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  22. Robin Barrow (2009). Was Peters Nearly Right About Education? Journal of Philosophy of Education 43 (1):9-25.score: 306.0
    Richard Peters pioneered a form of philosophical analysis in relation to educational discourse that was criticised by some at the time and is today somewhat out of fashion. This paper argues that much of the objection to Peters' methodology is based on a misunderstanding of what it does and does not involve, that consequently philosophical analysis is often wrongly seen as one of a number of comparable alternative traditions or approaches to philosophy of education between which one needs to (...)
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  23. Sara Radoff (2011). Crossing the Borders of Plyler V. Doe: Students Without Documentation and Their Right to Rights. Educational Studies 47 (5):436-450.score: 301.0
    In this article, I show that the intersection between education policy and immigration law in the United States sustains a permanent underclass and reinforces the deliberate disenfranchisement of students without authorized immigration status. I critically analyze the Supreme Court case Plyler s. Doe, and I suggest the DREAM Act as a means for these students to secure a right to rights for economic, social, and political agency. At the heart of the argument is my assertion that domiciled residency (...)
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  24. Sarah M. Stitzlein (2012). The Right to Dissent and its Implications for Schooling. Educational Theory 62 (1):41-58.score: 300.0
    In this article Sarah Stitzlein highlights an educational right that has been largely unacknowledged in the past but has recently gained significance given renewed citizen participation in displays of public outcry on our streets and in our town halls. Dissent is typically conceived of as a negative right—a liberty that guarantees that the government will not interfere with one's public self-expression. Stitzlein argues that, insofar as the legitimacy of the state depends on obtaining the consent of the governed, (...)
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  25. Gopal Sreenivasan (2012). A Human Right to Health? Some Inconclusive Scepticism. Aristotelian Society Supplementary Volume 86 (1):239-265.score: 297.0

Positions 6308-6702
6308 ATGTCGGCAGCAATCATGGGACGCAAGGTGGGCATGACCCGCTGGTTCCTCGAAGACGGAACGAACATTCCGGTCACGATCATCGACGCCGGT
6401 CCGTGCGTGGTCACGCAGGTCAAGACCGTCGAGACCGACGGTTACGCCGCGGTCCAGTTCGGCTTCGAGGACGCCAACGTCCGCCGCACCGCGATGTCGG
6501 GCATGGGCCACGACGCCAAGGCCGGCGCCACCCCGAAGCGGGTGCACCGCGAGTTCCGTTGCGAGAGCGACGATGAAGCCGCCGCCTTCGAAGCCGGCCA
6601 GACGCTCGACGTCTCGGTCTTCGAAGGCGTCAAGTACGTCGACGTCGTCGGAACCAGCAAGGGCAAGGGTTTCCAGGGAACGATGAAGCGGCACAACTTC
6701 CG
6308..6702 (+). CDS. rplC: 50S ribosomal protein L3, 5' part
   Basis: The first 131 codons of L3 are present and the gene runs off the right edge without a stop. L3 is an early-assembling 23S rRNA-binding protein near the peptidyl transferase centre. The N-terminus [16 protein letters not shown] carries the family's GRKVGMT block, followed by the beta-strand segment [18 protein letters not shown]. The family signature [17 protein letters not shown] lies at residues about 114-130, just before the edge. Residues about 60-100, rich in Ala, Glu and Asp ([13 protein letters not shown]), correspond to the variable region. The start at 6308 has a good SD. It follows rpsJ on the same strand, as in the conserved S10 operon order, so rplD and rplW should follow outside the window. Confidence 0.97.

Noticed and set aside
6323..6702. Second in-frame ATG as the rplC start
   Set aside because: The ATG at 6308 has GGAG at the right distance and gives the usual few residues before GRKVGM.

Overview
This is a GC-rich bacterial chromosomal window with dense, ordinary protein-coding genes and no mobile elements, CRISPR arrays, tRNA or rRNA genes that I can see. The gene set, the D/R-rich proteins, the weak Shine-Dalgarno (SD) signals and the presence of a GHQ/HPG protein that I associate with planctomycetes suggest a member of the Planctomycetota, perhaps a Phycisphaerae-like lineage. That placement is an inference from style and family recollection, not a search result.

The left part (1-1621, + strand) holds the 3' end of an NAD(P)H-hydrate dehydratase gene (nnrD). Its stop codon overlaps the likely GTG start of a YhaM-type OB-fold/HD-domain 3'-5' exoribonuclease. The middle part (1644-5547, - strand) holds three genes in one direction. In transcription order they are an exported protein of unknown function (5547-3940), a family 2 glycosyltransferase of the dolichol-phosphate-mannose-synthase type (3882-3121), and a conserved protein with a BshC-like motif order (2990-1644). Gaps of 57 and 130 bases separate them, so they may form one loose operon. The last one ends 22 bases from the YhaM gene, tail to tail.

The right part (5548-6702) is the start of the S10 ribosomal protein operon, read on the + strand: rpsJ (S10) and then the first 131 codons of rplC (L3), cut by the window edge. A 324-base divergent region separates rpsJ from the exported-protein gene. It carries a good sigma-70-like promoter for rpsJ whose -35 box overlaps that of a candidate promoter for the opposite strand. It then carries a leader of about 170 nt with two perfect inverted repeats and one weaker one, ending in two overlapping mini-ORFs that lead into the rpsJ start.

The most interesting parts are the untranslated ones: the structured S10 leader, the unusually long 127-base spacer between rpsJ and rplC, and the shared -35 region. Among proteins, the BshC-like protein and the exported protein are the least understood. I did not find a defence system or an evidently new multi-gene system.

This paper offers four arguments against a moral human right to health, two denying that the right exists and two denying that it would be very useful (even if it did exist). One of my sceptical arguments is familiar, while the other is not.The unfamiliar argument is an argument from the nature of health. Given a realistic view of health production, a dilemma arises for the human right to health. Either a state's moral duty to preserve the (...)
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  26. Jacques Derrida (2004). Eyes of the University: Right to Philosophy. Stanford University Press.score: 297.0
    Completing the translation of Derrida’s monumental work Right to Philosophy (the first part of which has already appeared under the title of Who’s Afraid of Philosophy?), Eyes of the University brings together many of the philosopher’s most important texts on the university and, more broadly, on the languages and institutions of philosophy. In addition to considerations of the implications for literature and philosophy of French becoming a state language, of Descartes’ writing of the Discourse on Method in French, and (...)
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  27. Martin Gunderson (2011). Does the Human Right to Health Lack Content? Social Philosophy Today 27:49-62.score: 297.0
    The human right to health is crucial in the fight against global poverty. Health and an adequate standard of living are intimately connected. Poor health can make it difficult to overcome poverty, and poverty can make it difficult to attain good health. For the human right to health to be effective, however, it must have sufficient content to do the important normative work of rights. In the first part of this paper I give plausible arguments against the very (...)
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  28. Termika N. Smith (2012). To Conceal and Carry or Not to Conceal and Carry on Higher Education Campuses, That is the Question. Journal of Academic Ethics 10 (3):237-242.score: 285.0
    This article addresses conceal and carry laws on higher education campuses as ethical and social dilemmas. The Second Amendment reads, “A well regulated Militia, being necessary to the security of a Free State, the right of the people to keep and bear Arms, shall not be infringed” (U. S. Const. amend. II 1791 ). Proponents for conceal and carry laws on college and university campuses often interpret the Second Amendment as an overarching right to have weapons, regardless (...)